Brands Just Want to be Remembered

I wonder what people would do if they knew.

Every day, all around them, companies and brand managers and marketers are jockeying for attention. Consumers are segmented into audiences, targets and strings of data. They are talked about and analyzed as if the public was little more than computer code that needed to be hacked.

I know this happens because I’m part of it. I make my living on it. But I also know something that many of my peers either don’t understand or are unwilling to consider.

People and brands have the same goal, yet in our mad rush to arrest the latest technology or execute our newest brilliant strategy, we look past that goal to get the quick win. We race against time to drive more traffic to our Web sites, get more clicks on our links, earn more likes on our Facebook pages.

We make plenty of noise but not enough sense. That’s because marketers like me too often forget this common goal, the one thing that the public and brands both share.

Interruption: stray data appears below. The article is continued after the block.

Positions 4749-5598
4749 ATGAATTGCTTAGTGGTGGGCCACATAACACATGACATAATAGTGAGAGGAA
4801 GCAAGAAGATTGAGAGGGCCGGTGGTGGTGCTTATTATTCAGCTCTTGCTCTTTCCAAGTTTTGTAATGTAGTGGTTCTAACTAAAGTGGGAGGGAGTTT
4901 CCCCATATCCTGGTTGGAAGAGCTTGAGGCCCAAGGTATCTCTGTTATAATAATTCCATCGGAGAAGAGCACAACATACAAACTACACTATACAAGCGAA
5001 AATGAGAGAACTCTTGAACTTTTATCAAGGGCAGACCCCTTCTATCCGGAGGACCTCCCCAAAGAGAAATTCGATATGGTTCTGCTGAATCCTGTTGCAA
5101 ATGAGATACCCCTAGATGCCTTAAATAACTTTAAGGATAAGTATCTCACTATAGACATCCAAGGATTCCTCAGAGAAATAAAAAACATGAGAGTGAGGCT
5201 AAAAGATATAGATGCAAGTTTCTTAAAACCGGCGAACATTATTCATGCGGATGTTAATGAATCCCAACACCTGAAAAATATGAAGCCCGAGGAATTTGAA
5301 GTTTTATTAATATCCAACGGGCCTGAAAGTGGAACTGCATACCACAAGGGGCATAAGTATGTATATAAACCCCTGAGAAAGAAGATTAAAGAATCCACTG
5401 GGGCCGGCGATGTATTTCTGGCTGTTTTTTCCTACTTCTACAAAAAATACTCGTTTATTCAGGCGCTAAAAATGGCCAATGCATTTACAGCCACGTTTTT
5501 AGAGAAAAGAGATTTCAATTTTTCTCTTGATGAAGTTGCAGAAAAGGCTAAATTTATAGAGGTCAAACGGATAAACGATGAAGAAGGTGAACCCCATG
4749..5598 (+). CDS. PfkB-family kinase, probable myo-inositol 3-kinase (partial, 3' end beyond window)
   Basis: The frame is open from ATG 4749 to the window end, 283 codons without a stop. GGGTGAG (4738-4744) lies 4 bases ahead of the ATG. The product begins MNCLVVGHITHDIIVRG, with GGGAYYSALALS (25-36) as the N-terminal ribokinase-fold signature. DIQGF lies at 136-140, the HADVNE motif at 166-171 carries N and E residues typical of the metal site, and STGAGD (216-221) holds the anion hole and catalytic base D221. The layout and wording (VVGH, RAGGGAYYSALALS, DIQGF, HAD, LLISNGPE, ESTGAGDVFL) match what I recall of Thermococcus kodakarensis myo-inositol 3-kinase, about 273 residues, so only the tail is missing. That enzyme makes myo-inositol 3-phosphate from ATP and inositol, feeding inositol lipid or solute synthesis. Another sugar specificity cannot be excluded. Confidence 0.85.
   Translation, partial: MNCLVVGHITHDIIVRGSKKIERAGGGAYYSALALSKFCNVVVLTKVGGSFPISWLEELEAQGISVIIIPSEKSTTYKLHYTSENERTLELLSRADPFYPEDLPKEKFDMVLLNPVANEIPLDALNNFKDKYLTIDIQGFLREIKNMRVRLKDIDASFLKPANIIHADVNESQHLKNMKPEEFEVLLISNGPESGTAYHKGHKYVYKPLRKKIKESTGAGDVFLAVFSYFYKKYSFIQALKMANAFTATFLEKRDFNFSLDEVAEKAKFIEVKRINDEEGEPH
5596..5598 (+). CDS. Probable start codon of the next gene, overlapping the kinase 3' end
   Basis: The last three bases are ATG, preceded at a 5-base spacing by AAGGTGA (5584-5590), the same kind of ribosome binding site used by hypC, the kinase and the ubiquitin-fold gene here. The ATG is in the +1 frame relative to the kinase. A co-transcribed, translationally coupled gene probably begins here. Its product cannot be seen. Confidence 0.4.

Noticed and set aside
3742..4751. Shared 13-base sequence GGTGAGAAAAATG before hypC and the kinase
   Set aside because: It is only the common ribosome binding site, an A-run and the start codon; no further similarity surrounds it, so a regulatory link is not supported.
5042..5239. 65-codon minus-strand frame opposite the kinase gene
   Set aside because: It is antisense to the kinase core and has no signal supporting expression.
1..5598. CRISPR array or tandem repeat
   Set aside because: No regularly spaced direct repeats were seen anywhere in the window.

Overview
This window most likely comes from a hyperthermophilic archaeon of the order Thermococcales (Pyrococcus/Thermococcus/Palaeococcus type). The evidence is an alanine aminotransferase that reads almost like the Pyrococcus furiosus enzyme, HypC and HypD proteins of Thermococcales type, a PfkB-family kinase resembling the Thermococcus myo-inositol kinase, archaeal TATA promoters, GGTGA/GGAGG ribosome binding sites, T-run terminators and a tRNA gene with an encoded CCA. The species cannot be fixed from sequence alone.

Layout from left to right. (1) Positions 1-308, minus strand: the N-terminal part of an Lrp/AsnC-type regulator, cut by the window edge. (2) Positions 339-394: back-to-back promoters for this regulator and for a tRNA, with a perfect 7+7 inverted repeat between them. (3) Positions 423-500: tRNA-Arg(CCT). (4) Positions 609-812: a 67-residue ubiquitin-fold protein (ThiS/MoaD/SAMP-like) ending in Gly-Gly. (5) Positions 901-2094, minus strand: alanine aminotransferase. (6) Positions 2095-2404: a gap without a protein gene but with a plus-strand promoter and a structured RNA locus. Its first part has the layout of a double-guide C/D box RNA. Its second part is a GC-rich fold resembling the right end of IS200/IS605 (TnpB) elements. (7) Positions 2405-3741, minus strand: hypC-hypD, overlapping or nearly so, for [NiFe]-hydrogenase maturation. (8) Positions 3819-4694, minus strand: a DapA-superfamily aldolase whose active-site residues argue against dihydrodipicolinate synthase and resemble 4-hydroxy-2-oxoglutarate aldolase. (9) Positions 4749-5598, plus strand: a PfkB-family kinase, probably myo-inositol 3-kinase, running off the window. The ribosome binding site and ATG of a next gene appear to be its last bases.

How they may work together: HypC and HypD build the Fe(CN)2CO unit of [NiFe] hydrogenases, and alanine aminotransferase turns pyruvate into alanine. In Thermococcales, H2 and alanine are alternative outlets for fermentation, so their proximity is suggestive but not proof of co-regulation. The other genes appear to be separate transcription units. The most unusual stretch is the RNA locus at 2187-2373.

We want to be remembered.

That’s what moves people to action, even if they don’t consciously realize it or want to admit it. At some point, we just want to be remembered – to know that in the end, however small or insignificant, we mattered.

Brands have this same goal. Brands, products and companies – they want to be remembered, too. Yes, they also want to sell stuff, but at a certain point just selling stuff isn’t enough.

If your brand isn’t remembered it can’t live on. It can’t make a difference. Someone or something else will take its place.

This is why genuine storytelling will always trump artificial content. It’s why we should shun the “content marketers” who are, by and large, insolent bottom feeders who could care less about creating a memorable human connection.

It’s why we need to stop talking about “big data” and “real-time marketing” and all the other countless bullshit we marketers create to make us sound more important than we really are.

Tell a real story. Talk like a goddamn real person. Don’t settle for treating the public like a statistic.

Be memorable before it’s too late.

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